White House confirms J. Michelle Childs is under consideration for Supreme Court

Josh Lederman and Tim Stelloh
Judge J. Michelle Childs of the United States District Court, District of South Carolina is seen in an undated photo.
Courtesy U.S. District Court, District of South Carolina | Reuters

President Joe Biden is considering Judge J. Michelle Childs as a potential candidate to succeed Supreme Court Justice Stephen Breyer when he retires later this year, a White House spokesman confirmed Friday night.

Childs, a judge on the U.S. district court in South Carolina, is the first person the Biden administration has publicly identified as a possible nominee in a selection process that's expected to last through February. Biden recently nominated Childs for a seat on the D.C. Circuit.

Biden to nominate a Black woman to the Supreme Court

"Judge Childs is among multiple individuals under consideration for the Supreme Court, and we are not going to move her nomination on the Court of Appeals while the President is considering her for this vacancy," White House spokesman Andrew Bates said in a statement.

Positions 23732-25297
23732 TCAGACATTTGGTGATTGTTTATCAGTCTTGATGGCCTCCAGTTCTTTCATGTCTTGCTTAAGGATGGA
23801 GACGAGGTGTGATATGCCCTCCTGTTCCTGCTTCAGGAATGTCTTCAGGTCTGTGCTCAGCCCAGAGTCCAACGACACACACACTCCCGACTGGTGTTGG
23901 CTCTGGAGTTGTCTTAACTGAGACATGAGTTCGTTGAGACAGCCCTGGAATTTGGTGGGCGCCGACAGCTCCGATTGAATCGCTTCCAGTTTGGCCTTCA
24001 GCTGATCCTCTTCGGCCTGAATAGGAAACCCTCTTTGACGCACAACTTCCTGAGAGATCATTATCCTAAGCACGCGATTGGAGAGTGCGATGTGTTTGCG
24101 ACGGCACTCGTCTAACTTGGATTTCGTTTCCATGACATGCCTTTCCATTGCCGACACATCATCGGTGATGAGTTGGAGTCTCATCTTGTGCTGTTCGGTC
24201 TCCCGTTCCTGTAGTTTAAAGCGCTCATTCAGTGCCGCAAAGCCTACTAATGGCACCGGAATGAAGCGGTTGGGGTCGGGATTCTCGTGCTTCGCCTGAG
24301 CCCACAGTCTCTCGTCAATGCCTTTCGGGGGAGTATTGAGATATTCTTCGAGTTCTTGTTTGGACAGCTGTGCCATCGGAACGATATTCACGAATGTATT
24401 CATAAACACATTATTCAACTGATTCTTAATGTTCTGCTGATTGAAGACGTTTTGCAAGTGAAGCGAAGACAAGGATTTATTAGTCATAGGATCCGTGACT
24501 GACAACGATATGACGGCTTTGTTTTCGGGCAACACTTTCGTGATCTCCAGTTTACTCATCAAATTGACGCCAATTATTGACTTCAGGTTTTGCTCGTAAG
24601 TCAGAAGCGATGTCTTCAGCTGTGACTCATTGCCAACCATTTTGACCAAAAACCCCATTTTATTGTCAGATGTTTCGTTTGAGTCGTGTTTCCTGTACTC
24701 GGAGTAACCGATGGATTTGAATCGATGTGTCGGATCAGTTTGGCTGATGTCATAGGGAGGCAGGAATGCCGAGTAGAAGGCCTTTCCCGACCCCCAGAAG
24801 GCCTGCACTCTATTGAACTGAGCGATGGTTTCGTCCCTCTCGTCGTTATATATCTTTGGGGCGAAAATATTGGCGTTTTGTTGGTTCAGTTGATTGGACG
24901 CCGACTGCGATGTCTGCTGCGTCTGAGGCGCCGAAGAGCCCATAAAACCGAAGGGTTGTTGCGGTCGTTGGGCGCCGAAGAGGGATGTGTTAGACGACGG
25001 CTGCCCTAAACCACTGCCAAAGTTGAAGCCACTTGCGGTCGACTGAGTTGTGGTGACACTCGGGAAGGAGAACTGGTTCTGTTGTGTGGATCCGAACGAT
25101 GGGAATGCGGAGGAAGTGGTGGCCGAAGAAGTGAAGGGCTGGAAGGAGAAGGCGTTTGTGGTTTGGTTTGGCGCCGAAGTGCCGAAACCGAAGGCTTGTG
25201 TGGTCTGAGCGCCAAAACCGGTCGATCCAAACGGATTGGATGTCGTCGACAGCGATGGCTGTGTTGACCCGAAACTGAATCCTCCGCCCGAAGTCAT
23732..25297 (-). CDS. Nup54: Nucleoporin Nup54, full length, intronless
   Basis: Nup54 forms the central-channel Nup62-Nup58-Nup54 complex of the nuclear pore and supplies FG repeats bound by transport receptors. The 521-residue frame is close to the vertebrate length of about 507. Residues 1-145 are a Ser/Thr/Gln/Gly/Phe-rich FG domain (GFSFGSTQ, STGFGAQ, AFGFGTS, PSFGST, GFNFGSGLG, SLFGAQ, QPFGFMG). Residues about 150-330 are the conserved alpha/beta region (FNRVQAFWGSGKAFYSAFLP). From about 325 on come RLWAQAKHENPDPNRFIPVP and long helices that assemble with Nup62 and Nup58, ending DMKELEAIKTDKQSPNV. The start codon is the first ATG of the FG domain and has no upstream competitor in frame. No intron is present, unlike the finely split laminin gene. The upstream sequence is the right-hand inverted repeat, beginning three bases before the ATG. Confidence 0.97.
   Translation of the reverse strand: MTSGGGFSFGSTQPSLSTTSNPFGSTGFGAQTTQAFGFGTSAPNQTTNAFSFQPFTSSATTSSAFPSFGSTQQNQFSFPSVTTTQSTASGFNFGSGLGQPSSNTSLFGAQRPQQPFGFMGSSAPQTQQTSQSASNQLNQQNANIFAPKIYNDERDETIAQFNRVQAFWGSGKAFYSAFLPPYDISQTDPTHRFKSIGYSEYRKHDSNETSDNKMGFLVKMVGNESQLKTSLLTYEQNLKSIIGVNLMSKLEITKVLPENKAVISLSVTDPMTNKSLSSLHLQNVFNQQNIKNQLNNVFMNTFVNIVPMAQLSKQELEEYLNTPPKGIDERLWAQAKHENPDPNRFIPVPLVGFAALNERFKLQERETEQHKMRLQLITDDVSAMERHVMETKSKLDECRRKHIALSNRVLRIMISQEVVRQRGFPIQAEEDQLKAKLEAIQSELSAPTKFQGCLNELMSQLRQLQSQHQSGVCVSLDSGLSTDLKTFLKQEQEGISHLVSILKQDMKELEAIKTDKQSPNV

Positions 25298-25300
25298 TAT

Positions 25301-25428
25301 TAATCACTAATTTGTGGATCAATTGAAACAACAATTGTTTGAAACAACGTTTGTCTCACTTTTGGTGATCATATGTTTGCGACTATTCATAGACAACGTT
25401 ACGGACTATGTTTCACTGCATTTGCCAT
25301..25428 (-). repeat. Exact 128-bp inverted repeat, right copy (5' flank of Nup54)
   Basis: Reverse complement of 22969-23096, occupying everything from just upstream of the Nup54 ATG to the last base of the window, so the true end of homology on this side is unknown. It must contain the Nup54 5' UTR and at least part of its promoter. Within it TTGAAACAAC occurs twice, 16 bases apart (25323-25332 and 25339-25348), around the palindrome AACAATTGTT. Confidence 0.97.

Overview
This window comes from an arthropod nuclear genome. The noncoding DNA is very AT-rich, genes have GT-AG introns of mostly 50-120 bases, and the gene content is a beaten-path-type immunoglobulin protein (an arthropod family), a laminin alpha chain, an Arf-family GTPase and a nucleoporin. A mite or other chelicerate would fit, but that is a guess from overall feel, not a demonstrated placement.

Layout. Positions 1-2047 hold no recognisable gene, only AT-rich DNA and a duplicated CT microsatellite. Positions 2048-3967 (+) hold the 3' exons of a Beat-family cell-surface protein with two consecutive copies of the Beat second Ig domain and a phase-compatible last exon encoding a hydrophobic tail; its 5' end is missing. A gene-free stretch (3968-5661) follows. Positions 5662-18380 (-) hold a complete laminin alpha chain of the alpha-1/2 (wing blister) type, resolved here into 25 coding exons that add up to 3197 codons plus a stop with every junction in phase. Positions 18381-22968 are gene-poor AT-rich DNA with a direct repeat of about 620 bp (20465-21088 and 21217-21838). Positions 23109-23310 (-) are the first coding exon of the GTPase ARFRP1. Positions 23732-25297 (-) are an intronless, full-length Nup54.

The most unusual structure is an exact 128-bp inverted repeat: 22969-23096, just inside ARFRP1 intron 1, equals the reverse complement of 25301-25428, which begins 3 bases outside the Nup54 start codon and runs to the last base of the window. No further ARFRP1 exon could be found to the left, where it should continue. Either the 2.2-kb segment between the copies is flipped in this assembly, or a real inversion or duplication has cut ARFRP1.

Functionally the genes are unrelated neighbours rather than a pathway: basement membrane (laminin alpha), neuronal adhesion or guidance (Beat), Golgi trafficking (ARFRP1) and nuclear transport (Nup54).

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The Washington Post first reported the White House's confirmation that Biden was considering Childs.

Childs is the preferred pick of House Majority Whip James Clyburn, D-S.C., a longtime Biden ally who played a key role in encouraging the president to vow on the campaign trail that he would nominate a Black woman to the Supreme Court if given the opportunity.

Childs had been scheduled to appear before the Senate Judiciary Committee next week for a confirmation hearing on her nomination to the U.S. Court of Appeals for the D.C. Circuit, but the White House is holding off on having her testify while she's under consideration for the Supreme Court.

In addition to Childs, high-profile contenders for the Supreme Court include federal appeals Judge Ketanji Brown Jackson and California Supreme Court Justice Leondra Kruger. A source familiar with the White House's process told NBC News this week that two others are under consideration: New York University law professor Melissa Murray and Wilhelmina Wright, a judge on the U.S. district court in Minnesota.

In his statement Friday, Bates said that any "reporting indicating that the President is only seriously considering three potential nominees is incorrect."

Breyer, 83, is the oldest member of the court and the second-longest serving after Justice Clarence Thomas. After 27 years on the bench — and as one of three remaining liberal justices — progressive activists have been pressing him to step down while Democrats control Congress.